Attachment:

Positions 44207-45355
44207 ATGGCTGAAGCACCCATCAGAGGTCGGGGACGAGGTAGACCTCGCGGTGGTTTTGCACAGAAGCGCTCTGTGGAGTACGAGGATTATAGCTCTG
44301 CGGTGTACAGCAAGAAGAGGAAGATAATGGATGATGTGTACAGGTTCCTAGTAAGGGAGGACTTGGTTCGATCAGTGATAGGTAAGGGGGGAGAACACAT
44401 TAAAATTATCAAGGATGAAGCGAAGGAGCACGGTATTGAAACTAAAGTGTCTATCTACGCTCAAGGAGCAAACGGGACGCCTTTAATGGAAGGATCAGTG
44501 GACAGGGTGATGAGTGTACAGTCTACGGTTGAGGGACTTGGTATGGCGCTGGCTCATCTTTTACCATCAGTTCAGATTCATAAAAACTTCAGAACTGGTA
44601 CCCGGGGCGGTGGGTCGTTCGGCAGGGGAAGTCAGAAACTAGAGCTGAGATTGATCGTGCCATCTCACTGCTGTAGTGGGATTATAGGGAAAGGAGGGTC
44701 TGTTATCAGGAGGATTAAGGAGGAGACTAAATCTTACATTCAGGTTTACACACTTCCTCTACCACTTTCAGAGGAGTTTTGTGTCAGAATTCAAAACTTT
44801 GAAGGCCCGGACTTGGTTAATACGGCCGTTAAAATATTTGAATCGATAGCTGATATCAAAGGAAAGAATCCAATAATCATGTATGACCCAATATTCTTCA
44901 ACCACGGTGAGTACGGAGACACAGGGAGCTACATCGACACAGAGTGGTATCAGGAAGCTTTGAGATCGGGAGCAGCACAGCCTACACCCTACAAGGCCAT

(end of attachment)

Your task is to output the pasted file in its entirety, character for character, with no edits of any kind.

Positions 44207-45355
44207 ATGGCTGAAGCACCCATCAGAGGTCGGGGACGAGGTAGACCTCGCGGTGGTTTTGCACAGAAGCGCTCTGTGGAGTACGAGGATTATAGCTCTG
44301 CGGTGTACAGCAAGAAGAGGAAGATAATGGATGATGTGTACAGGTTCCTAGTAAGGGAGGACTTGGTTCGATCAGTGATAGGTAAGGGGGGAGAACACAT
44401 TAAAATTATCAAGGATGAAGCGAAGGAGCACGGTATTGAAACTAAAGTGTCTATCTACGCTCAAGGAGCAAACGGGACGCCTTTAATGGAAGGATCAGTG
44501 GACAGGGTGATGAGTGTACAGTCTACGGTTGAGGGACTTGGTATGGCGCTGGCTCATCTTTTACCATCAGTTCAGATTCATAAAAACTTCAGAACTGGTA
44601 CCCGGGGCGGTGGGTCGTTCGGCAGGGGAAGTCAGAAACTAGAGCTGAGATTGATCGTGCCATCTCACTGCTGTAGTGGGATTATAGGGAAAGGAGGGTC
44701 TGTTATCAGGAGGATTAAGGAGGAGACTAAATCTTACATTCAGGTTTACACACTTCCTCTACCACTTTCAGAGGAGTTTTGTGTCAGAATTCAAAACTTT
44801 GAAGGCCCGGACTTGGTTAATACGGCCGTTAAAATATTTGAATCGATAGCTGATATCAAAGGAAAGAATCCAATAATCATGTATGACCCAATATTCTTCA
44901 ACCACGGTGAGTACGGAGACACAGGGAGCTACATCGACACAGAGTGGTATCAGGAAGCTTTGAGATCGGGAGCAGCACAGCCTACACCCTACAAGGCCAT